Fatty acid synthesis in satellite glial cell promotes regenerative growth in sensory neurons
Oshri Avraham, Pan-Yue Deng, Sara Jones, Rejji Kuruvilla, Clay F. Semenkovich, Vitaly A. Klyachko, Valeria Cavalli
Received Date: 10th January 20
Peripheral sensory neurons switch to a regenerative state after nerve injury to enable axon regeneration and functional recovery. Intrinsic mechanisms operating in sensory neurons are known to regulate nerve repair, but whether satellite glial cells (SGC), which completely envelop the neuronal soma, undergo injury-evoked transcriptional changes to contribute to nerve regeneration remains unexplored. This is largely due to the lack of molecular and genetic tools to study SGC. Using a single cell RNAseq approach to define the transcriptional profile of SGC in naïve and injured conditions, we reveal that these cells are distinct from Schwan cells and share similarities with astrocytes. We find that nerve injury elicits gene expression changes in SGC, which are related to fatty acid synthesis and peroxisome proliferator-activated receptor (PPARa) signaling. Conditional deletion of Fatty acid synthase (Fasn), the committed enzyme in de novo fatty acid synthesis, in SGC, impairs axon regeneration. The PPARa agonist fenofibrate rescues the impaired axon regeneration in mice lacking Fasn in SGC, indicating that PPARa functions downstream of fatty acid synthesis in SGC to promote axon regeneration. These results identify fatty acid synthesis in SGC as a fundamental novel mechanism mediating axon regeneration in adult peripheral nerves. These results also highlight that the sensory neuron and its surrounding glial coat form a functional unit that orchestrates nerve repair.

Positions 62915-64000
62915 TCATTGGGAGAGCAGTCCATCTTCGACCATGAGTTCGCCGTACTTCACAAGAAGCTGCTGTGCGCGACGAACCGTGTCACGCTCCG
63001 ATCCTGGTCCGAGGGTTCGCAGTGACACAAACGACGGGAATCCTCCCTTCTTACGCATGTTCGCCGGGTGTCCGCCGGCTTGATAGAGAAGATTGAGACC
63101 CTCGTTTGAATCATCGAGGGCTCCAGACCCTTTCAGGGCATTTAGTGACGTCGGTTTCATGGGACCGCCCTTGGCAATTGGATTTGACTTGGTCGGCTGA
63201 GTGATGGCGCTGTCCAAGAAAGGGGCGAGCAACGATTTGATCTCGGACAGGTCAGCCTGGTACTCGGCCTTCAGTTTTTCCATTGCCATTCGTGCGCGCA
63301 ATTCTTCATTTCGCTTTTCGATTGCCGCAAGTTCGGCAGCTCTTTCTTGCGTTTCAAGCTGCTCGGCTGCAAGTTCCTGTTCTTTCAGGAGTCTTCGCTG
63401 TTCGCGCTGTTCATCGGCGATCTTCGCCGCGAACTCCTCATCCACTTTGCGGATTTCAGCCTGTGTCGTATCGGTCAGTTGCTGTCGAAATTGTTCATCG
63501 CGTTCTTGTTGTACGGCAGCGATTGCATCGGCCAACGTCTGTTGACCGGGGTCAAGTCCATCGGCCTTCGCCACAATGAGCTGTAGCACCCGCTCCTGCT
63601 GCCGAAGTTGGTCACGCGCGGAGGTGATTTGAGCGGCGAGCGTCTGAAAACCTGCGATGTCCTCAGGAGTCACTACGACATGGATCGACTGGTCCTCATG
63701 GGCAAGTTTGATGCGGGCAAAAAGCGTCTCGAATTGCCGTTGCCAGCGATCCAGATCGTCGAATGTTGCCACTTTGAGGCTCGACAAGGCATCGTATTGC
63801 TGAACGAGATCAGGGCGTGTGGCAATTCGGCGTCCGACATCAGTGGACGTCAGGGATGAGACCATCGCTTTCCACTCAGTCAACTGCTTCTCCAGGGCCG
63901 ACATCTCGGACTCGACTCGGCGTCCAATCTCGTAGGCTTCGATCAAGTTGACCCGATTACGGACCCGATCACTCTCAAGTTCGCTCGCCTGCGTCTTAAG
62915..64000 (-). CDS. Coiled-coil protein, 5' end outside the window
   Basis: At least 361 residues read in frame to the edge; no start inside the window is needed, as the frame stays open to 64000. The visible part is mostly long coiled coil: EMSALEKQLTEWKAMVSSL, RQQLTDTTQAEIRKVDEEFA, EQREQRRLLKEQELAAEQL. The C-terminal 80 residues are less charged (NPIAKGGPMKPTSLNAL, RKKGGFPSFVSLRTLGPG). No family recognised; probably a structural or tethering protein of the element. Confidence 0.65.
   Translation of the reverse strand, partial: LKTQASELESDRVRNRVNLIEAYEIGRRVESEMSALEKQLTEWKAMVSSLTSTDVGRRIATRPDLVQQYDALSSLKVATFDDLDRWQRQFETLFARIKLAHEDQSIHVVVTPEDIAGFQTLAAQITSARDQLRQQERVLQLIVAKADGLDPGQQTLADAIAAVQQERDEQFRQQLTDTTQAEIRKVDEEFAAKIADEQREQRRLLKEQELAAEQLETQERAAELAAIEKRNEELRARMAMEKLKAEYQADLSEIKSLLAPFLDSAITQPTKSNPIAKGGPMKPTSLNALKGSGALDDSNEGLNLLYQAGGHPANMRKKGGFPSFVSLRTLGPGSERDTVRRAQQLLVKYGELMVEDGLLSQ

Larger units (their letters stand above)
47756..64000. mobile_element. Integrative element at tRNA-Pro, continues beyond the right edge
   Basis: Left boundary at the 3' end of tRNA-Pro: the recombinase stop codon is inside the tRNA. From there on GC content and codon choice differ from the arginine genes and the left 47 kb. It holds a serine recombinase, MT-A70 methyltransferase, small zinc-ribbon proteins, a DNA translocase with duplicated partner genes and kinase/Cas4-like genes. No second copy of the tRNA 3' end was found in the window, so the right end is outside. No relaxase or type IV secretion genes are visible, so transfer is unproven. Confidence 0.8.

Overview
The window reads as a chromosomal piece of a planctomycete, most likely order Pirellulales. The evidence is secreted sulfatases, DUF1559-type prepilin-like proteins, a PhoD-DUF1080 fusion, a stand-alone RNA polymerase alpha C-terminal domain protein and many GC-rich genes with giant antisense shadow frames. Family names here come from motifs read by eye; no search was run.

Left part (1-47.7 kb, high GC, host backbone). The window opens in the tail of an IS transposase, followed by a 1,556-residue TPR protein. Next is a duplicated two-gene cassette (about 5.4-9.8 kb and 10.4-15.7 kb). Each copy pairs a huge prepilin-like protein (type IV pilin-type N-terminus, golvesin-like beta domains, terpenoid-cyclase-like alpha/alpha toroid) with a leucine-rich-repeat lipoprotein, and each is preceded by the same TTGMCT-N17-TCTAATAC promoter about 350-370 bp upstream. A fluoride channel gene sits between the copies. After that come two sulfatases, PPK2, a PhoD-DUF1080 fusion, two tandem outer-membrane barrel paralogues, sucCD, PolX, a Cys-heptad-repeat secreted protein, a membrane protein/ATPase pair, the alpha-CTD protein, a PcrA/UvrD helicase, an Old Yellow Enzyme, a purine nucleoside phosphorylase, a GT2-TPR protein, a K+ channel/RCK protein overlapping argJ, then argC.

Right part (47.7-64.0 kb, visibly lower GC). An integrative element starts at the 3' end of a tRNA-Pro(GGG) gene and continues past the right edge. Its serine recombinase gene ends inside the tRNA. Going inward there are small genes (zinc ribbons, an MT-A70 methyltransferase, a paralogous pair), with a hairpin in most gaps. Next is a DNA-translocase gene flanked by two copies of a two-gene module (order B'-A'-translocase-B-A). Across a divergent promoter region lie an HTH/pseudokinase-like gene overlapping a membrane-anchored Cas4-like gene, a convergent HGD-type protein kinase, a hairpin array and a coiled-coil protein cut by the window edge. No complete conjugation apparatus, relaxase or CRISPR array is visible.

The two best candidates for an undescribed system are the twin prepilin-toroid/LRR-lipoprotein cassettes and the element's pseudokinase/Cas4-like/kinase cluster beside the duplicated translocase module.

Read in full at bioRxiv.
This is an abstract of a preprint hosted on an independent third party site. It has not been peer reviewed but is currently under consideration at Nature Communications.